Amount is determined based on analysis of historical price volatility of the Company’s common stock. The expected volatility is based on the daily percentage change in the price of the stock over a period equal to the expected term of the option grant.
(3) 
Represents the U.S. Treasury yield over the expected term of the option grant.
(4) 
Represents the period of time that options granted are expected to be outstanding. Based on analysis of historical option exercise activity, the Company has determined that all employee groups exhibit similar exercise and post-vesting termination behavior.

Under the employee stock option plan, the option exercise price equals the stock’s market price on date of grant. The options vest after one to five years, and expire after five to seven years. As of September 30, 2016, there was $18,589,743 of unrecognized compensation cost related to share-based payments which is expected to be recognized over the vesting periods.

Non-employee Director Stock Option Plan

The Company has a non-employee director stock option plan covering 1,000,000 shares of common stock. As of September 30, 2016, there was $66,324 of unrecognized compensation cost under the non-employee director plan related to share-based payments. The Company has granted options on 371,000 shares under the non-employee director plan through September 30, 2016. Under the non-employee director plan, the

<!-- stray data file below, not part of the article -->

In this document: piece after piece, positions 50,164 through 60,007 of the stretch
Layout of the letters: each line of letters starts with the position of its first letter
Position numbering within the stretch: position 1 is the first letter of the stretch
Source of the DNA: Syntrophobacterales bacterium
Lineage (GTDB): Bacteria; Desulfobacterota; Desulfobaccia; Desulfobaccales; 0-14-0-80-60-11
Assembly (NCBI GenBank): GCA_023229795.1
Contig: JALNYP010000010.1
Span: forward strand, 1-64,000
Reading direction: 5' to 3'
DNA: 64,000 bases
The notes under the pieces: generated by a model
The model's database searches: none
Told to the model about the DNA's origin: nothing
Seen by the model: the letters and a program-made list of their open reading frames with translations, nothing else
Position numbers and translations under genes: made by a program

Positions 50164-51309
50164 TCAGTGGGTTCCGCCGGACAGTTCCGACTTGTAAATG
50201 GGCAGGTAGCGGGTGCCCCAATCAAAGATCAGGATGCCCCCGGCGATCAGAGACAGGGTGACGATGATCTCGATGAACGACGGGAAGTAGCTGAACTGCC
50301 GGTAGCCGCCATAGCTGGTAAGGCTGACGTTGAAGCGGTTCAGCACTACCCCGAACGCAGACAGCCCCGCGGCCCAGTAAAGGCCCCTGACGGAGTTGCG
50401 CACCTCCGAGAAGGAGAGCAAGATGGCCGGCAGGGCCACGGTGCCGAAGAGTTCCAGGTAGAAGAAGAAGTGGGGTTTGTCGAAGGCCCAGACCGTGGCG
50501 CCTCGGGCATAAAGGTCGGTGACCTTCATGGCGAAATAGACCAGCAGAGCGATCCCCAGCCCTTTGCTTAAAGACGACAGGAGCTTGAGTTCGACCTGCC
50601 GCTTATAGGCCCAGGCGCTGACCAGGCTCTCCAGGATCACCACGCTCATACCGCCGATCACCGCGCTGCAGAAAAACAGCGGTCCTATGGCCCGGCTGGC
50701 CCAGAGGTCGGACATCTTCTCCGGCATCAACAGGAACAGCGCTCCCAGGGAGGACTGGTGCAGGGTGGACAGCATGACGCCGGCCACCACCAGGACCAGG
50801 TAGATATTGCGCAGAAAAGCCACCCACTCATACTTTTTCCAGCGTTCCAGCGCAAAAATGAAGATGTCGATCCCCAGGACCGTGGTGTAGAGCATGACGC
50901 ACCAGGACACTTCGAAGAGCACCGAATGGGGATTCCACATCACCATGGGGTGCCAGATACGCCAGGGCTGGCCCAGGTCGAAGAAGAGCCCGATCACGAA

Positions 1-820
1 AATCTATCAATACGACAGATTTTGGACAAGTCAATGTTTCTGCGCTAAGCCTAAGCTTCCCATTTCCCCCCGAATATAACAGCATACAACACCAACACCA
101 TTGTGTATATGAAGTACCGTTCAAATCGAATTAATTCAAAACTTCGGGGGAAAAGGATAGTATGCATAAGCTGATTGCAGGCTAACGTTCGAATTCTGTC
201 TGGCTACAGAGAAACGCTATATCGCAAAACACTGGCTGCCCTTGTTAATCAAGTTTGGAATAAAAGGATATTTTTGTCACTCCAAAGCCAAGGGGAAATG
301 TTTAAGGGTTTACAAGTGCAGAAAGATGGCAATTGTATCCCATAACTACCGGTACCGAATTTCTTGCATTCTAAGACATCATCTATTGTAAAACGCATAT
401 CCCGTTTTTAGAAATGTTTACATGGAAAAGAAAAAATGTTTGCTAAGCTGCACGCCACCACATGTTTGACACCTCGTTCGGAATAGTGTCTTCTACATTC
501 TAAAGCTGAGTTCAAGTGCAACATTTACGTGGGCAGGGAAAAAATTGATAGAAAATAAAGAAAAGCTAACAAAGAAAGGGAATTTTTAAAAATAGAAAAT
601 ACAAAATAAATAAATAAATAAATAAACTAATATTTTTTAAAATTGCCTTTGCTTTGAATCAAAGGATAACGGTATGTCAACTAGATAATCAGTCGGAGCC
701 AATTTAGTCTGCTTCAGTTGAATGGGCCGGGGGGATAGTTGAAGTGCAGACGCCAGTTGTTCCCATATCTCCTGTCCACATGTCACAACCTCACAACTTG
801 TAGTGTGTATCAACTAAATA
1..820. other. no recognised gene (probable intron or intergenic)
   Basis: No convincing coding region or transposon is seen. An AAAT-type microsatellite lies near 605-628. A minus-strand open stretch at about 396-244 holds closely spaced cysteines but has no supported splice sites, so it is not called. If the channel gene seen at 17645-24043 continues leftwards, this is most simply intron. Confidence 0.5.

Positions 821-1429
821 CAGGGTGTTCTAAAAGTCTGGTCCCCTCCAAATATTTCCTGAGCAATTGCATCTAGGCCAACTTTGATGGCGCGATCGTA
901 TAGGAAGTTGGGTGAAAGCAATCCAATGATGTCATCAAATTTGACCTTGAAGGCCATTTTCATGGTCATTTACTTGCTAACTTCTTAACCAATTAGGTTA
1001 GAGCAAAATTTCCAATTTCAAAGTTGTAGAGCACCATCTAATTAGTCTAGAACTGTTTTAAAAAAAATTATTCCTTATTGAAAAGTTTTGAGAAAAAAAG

13

GENTEX CORPORATION AND SUBSIDIARIES
NOTES TO UNAUDITED CONDENSED CONSOLIDATED FINANCIAL STATEMENTS
(Unaudited)
 
(7)     Stock-Based Compensation Plans (continued)

option exercise price equals the stock’s market price on the date of grant. The options vest after six months, and expire after ten years.


Employee Stock Purchase Plan

The Company has an employee stock purchase plan covering 2,000,000 shares of common stock. Under the plan, the Company sells shares at 85% of the stock’s market price at date of purchase. Under ASC 718, the 15% discounted value is recognized as compensation expense. As of September 30, 2016, the Company has granted 585,668 shares under this plan.


Restricted Stock Plan

The Company has a restricted stock plan covering 9,000,000 shares of common stock. The purpose of the restricted stock plan is to permit grants of shares, subject to restrictions, to employees of the Company as a means of retaining and rewarding them for long-term performance and to increase their ownership in the Company. Shares awarded under the restricted stock plan entitle the shareholder to all rights of common stock ownership except that the shares may not be sold, transferred, pledged, exchanged or otherwise disposed of during the restriction period. The restriction period is determined by the Compensation Committee, appointed by the Board of Directors, but may not exceed ten years under the terms of the plan. As of September 30, 2016, the Company had unearned stock-based compensation of $11,816,334 associated with these restricted stock grants. The unearned stock-based compensation related to these grants is being amortized to compensation expense over the applicable restriction periods. Amortization expense from restricted stock grants in the three and nine months ended September 30, 2016 was $1,001,100 and $2,944,845.